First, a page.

What makes this event more attractive than some of the others that already exist or have come along since is that yes, you’ll see coaches from multiple levels, but more so, you’ll hear from incredibly intelligent doctors, trainers, therapists, researchers, and more! This isn’t just a lineup of coaches talking shop, it’s forward thinking individuals that have unique ideas, theories, practices, research, and strategies to share with the audience.
Friday night has always started with an absolute bang! The first official night of the weekend event is headed up by some of the best speakers in the lineup. There’s no soft intro, the elite education starts immediately. In addition, for those that opt to register for the “Bonus Thursday Night,” attendees typically get a hands on course using the Core Velocity Belt and other tools and techniques from a few different speakers.
Saturday is an entire day, so grab your caffeine and make sure to stretch throughout the day. There’s a chance you’ll be in 3 different buildings on the campus depending on what topic you’re wanting to learn about. Years past have included pitching, hitting, training, recovery, vision, feet, marketing, technology and so much more. Saturday and Sunday are both days that will get you moving around and will be for live demos as well with Sunday being the final day, only in the morning.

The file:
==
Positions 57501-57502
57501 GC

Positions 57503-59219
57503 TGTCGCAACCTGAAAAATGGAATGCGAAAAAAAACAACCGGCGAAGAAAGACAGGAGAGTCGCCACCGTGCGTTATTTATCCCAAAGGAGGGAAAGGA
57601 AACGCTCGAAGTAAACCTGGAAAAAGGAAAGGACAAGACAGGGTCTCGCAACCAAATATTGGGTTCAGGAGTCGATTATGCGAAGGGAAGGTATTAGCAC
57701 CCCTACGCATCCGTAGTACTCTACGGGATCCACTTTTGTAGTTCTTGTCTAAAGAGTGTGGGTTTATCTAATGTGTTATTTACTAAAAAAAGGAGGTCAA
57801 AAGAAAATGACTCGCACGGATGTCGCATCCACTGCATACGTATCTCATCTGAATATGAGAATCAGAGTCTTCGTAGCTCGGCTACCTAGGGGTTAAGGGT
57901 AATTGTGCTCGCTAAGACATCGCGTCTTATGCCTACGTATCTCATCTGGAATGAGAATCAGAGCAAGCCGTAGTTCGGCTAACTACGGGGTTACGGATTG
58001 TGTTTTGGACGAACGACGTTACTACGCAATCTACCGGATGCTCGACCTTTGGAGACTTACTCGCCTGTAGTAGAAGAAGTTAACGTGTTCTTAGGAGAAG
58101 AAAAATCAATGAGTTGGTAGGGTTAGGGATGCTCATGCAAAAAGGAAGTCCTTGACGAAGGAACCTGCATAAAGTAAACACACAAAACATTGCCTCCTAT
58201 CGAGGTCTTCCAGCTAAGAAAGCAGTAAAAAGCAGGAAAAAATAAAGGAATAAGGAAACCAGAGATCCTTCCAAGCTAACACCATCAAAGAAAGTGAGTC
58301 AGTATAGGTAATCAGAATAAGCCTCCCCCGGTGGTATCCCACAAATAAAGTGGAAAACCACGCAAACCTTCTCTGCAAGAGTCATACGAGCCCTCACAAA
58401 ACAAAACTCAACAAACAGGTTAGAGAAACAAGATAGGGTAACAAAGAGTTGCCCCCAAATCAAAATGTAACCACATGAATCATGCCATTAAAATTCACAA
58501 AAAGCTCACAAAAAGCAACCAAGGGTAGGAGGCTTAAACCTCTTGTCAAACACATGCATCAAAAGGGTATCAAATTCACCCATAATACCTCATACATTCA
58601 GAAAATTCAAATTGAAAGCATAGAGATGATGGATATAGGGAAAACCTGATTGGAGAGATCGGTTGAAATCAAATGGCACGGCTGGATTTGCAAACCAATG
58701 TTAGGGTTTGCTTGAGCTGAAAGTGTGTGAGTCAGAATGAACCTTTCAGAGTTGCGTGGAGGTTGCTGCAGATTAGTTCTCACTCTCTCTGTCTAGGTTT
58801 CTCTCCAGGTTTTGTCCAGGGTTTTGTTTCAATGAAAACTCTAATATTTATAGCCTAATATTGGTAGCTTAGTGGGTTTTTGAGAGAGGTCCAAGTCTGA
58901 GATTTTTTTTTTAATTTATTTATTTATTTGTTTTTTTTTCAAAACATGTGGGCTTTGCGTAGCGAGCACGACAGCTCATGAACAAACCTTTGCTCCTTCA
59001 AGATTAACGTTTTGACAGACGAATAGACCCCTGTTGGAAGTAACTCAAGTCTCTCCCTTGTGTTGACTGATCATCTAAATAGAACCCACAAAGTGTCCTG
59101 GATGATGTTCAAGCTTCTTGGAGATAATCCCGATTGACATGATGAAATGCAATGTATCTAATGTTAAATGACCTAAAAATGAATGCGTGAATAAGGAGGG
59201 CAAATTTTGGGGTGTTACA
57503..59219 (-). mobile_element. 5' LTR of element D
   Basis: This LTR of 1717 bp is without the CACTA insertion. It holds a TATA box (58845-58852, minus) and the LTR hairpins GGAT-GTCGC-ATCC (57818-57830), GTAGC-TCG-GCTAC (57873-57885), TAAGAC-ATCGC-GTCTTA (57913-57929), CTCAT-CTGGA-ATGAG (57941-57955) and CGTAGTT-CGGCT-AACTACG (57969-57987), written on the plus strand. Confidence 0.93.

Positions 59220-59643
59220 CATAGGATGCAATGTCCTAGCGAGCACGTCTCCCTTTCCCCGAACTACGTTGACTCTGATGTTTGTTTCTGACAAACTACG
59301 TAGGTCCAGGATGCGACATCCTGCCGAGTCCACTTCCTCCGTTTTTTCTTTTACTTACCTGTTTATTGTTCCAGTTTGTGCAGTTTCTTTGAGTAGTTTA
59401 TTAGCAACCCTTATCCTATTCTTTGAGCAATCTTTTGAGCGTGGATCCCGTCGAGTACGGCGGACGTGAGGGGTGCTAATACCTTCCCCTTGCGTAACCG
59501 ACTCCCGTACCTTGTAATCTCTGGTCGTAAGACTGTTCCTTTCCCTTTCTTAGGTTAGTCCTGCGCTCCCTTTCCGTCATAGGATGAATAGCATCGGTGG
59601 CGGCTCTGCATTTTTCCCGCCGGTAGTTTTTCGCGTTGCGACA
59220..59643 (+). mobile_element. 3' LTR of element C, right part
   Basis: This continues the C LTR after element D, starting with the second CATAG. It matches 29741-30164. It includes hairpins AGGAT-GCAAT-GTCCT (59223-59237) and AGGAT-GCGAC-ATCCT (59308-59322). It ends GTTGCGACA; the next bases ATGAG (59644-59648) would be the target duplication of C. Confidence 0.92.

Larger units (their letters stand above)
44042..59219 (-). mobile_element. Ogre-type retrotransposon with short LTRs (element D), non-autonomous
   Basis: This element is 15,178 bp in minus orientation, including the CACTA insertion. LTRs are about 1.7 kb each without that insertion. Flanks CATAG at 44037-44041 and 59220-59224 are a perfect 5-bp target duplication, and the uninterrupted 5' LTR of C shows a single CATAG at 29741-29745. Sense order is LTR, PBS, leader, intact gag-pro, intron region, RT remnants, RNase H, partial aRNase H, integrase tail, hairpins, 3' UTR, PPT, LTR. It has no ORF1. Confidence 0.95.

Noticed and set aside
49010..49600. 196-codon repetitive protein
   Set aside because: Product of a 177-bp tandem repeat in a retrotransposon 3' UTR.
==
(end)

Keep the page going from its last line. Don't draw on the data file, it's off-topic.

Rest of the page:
Since 2015, I have only missed last year’s Pitchapalooza. What has been awesome is that every year I go back one thing changes and one thing doesn’t. What changes is that my network in baseball grows and/or strengthens every year. What doesn’t change is that the caliber of attendees and speakers is always incredibly high!
My first year attending, I only had actually met Justin, Joel, and Kyle. Needless to say, I hung out by myself for most of the event outside of the happy hour Saturday night. Fortunately, it wasn’t that big of a deal because of the amount of notes I was gathering from some of the biggest names in the industry that I looked up to.